Statement by Assistant Attorney General Ralph E. Odum at U.S. Senate Hearing Concerning Constitutionality of Civil Rights Laws: The History of the Legislation that Proved this Statement Wrong

Authored by Aleah Parsons

This document is a statement made by Assistant Attorney General of Florida Ralph E. Odum at a Senate Hearing discussing the constitutionality of civil rights legislation. A large part of the discussed legislation were laws that would allow the federal government to force school integration.

On May 14, 1954, the Supreme Court ruled in the court case Brown v. Board of Education that segregation within schools was unconstitutional according to the 14th amendment (United States Courts, n.d.).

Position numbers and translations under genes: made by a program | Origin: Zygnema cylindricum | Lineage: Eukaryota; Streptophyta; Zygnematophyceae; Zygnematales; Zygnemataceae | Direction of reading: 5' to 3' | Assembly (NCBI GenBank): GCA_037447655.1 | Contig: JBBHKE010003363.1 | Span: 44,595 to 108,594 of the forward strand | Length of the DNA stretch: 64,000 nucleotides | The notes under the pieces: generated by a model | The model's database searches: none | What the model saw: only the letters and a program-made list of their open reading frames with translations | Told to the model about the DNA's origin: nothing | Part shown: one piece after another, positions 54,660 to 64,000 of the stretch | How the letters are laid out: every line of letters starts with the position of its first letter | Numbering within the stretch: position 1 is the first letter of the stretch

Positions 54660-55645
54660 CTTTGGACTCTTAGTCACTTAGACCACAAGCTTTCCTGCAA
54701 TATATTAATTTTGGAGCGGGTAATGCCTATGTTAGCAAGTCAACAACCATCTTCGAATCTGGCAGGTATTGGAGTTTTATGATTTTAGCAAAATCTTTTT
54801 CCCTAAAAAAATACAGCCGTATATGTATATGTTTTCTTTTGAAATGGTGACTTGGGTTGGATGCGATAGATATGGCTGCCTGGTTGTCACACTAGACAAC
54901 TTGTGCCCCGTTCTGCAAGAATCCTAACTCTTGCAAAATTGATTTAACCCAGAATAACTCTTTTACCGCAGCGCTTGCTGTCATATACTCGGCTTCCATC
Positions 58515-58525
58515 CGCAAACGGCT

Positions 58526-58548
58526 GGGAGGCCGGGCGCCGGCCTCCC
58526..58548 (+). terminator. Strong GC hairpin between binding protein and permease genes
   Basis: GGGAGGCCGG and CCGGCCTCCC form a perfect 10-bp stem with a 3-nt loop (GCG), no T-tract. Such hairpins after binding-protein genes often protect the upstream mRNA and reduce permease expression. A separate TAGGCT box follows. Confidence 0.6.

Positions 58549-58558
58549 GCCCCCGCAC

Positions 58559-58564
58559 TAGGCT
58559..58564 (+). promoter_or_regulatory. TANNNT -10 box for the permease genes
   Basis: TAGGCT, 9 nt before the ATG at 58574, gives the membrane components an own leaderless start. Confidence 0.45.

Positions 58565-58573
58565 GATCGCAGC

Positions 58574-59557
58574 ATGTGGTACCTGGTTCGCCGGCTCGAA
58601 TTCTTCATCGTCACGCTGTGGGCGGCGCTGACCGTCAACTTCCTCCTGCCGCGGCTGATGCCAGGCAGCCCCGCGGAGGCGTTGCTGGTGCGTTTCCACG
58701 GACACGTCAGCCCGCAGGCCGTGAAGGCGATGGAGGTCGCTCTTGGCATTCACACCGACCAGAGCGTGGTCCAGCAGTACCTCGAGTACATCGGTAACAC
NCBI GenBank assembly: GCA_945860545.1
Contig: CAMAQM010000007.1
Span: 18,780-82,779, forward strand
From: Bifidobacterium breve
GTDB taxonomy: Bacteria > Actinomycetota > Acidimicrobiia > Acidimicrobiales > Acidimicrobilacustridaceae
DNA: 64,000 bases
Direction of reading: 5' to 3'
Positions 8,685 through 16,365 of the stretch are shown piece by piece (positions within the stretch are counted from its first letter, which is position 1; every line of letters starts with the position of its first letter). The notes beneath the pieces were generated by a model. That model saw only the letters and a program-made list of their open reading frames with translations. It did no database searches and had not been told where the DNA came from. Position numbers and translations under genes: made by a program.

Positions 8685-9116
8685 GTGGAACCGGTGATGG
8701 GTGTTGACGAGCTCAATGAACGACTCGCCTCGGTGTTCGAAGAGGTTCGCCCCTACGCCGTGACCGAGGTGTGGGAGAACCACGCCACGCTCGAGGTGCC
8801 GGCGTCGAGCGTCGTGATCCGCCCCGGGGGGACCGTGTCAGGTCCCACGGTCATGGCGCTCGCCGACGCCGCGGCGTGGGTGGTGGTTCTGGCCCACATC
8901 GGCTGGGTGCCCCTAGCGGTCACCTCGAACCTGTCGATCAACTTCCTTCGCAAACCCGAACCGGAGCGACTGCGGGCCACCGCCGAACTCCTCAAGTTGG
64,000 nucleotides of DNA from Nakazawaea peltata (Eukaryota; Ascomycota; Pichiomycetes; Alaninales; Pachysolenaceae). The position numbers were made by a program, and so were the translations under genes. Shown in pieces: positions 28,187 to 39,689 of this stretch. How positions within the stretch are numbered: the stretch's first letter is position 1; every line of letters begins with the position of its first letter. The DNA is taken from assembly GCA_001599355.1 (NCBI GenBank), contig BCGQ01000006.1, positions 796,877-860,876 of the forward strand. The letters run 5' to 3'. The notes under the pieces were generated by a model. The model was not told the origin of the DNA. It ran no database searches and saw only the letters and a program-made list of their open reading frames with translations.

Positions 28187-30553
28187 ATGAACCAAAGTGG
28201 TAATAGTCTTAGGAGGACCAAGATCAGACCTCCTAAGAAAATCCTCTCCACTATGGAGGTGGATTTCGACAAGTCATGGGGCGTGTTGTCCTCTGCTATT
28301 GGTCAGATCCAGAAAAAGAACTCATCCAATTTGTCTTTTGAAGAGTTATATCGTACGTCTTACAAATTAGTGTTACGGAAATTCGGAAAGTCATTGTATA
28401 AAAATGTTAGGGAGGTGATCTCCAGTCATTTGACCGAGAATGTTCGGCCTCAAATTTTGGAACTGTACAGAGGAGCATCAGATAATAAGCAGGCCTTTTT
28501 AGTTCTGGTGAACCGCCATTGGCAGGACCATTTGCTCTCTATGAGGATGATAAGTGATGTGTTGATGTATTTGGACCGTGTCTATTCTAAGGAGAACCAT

After much discussion with all the United States Attorney Generals, it was determined by the Supreme court that school desegregation was to be administered by federal state district courts and that it was to begin immediately following the court’s ruling in the Brown v. Board of Education Topeka court case (Tomberlin 1974 ; United States Courts, n.d., under “Brown v. Board of Education (1954-1955).

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